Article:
When entering a new year, many individuals and businesses alike desire a fresh start.  In personal lives, the changes may appear in a new diet or workout routine while at work it may be goal setting or performance evaluations.  Keeping with the idea of crafting new habits and letting go of outdated approaches, there’s a space for the arts to help advance goals by solving some of yesterday’s problems and challenging the “modus operindi”.


These three highlights below are a quick reminder of the possibilities of art and business partnerships that are successful and purposeful.


In the work environment, consider that working solely for productivity can become lackluster.

A company or industry that is technology-heavy or project-focused, may find that team performance needs a boost. Altering a method, adding Arts into STEM to become STEAM, can improve the process for businesses grounded in Science, Engineering, Technology, and Math. One thing that Denis Lacasse, leader in web, software, and gaming fields, and his team instituted was bringing together employees of different disciplines and backgrounds. When these new teams, comprised of artists, game designers, and engineers, worked together their productivity and zeal increased due to their common connection of being passionate gamers focused on an end goal.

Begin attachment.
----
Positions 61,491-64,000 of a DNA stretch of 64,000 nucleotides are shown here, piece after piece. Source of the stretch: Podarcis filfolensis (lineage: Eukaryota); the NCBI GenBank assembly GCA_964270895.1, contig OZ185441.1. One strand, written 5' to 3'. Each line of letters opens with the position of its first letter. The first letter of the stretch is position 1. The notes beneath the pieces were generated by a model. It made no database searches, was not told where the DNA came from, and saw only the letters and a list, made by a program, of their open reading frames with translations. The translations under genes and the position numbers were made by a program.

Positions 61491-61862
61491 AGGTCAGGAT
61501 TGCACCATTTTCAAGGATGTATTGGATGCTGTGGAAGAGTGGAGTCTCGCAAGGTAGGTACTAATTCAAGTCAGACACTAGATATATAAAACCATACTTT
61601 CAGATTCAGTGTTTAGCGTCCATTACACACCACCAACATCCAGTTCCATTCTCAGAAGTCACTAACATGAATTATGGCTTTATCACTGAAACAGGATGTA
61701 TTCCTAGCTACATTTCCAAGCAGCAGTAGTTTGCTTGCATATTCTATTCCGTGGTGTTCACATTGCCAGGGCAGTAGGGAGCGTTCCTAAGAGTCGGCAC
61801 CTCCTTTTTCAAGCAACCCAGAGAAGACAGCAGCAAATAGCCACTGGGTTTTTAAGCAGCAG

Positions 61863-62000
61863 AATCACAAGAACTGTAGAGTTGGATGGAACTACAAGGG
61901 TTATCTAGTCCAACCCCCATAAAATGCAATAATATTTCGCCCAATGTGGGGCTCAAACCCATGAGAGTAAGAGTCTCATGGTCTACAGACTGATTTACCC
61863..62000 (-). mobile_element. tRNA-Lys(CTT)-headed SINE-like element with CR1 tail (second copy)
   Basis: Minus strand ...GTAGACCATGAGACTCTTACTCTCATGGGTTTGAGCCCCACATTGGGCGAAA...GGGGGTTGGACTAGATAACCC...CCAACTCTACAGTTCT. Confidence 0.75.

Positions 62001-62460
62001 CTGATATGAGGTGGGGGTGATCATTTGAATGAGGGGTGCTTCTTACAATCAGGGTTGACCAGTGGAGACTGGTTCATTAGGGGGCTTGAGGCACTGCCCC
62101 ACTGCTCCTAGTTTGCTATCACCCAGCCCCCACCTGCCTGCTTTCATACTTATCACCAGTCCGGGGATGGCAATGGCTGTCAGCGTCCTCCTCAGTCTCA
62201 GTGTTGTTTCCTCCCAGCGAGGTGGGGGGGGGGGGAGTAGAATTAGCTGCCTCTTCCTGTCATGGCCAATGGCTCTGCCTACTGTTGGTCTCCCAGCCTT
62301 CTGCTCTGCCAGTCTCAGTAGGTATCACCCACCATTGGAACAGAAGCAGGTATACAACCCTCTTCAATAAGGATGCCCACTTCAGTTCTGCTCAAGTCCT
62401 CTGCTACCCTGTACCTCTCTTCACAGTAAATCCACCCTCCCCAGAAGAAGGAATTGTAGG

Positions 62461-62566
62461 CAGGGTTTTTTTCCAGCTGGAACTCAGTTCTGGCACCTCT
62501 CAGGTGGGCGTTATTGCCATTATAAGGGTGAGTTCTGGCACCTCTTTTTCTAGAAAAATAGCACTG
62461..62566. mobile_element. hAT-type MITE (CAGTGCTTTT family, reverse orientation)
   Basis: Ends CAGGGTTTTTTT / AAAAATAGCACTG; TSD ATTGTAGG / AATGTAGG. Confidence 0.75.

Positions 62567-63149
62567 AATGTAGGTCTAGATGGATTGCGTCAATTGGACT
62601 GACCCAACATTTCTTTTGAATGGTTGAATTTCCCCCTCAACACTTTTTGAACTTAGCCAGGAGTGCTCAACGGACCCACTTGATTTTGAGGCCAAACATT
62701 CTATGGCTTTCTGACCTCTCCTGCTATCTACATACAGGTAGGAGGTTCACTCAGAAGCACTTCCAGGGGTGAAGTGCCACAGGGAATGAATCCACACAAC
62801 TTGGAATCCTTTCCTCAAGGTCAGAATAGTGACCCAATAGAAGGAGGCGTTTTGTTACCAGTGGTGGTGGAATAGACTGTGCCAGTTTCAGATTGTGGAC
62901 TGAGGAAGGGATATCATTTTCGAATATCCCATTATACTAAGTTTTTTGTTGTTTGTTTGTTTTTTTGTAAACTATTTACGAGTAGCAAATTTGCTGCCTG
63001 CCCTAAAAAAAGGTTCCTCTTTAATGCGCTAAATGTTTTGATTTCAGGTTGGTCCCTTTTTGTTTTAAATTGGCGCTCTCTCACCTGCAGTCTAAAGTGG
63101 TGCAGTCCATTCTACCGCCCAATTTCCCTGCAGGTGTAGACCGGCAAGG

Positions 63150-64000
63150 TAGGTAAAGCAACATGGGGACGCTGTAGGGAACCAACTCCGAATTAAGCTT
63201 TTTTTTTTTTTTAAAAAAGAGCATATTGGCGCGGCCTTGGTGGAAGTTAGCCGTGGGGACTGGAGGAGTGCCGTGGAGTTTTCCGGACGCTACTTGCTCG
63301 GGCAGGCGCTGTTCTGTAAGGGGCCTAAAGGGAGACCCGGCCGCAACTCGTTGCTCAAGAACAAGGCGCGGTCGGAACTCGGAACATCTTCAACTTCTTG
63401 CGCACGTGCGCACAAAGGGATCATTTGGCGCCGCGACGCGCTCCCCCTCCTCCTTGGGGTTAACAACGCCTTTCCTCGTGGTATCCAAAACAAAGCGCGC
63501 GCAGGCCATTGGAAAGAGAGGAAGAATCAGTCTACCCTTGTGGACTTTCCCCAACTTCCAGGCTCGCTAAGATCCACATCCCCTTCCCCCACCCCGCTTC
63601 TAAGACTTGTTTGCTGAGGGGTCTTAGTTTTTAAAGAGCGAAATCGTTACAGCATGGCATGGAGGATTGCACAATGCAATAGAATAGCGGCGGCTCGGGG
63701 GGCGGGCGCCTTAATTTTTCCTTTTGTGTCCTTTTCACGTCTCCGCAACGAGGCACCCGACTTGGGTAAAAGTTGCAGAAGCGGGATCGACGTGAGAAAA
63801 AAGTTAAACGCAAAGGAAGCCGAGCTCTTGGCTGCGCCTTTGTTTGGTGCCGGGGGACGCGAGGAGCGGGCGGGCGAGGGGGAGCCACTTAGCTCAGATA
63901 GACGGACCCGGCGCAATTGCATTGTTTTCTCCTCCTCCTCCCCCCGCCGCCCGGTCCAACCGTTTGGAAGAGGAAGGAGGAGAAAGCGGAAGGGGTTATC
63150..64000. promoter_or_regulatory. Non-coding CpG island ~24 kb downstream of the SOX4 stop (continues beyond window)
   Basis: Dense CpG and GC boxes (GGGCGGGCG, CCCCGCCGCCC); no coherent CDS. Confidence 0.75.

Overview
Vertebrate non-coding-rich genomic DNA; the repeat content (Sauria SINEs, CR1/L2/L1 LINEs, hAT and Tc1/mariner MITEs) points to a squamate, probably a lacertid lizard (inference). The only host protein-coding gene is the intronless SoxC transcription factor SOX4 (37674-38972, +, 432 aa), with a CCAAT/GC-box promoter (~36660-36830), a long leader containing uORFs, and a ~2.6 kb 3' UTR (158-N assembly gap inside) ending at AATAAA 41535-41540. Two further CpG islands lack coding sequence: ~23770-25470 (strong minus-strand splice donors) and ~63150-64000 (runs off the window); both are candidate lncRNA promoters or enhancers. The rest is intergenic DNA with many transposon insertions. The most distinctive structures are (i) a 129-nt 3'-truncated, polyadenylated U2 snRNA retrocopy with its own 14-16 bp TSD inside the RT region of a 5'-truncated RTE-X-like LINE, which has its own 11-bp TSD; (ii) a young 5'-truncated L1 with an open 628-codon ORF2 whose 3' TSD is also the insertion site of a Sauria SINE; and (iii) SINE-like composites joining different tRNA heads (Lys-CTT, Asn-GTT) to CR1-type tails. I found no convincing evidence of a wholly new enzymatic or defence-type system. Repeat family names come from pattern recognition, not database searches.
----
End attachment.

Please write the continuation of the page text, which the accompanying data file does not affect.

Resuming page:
Consider that people want to live and work in a vibrant community.

In one Philadelphia neighborhood, there was a general understanding that the area was not safe at night, even with street lights. Although near a bustling bar and cheesesteak restaurant scene, the late-night hours of the neighborhood were either extremely desolate or filled with prostitution, underage drinking and dumping trash. Lighting designer Drew Billiau and mural artist David Guinn were able to pilot glowing street-art-styled murals on a few homes which began a neighborhood transformation all its own. Although there was reluctance from some neighbors in the beginning, the success of the initial glowing murals cultivated enough support to add more on the street for increased safety.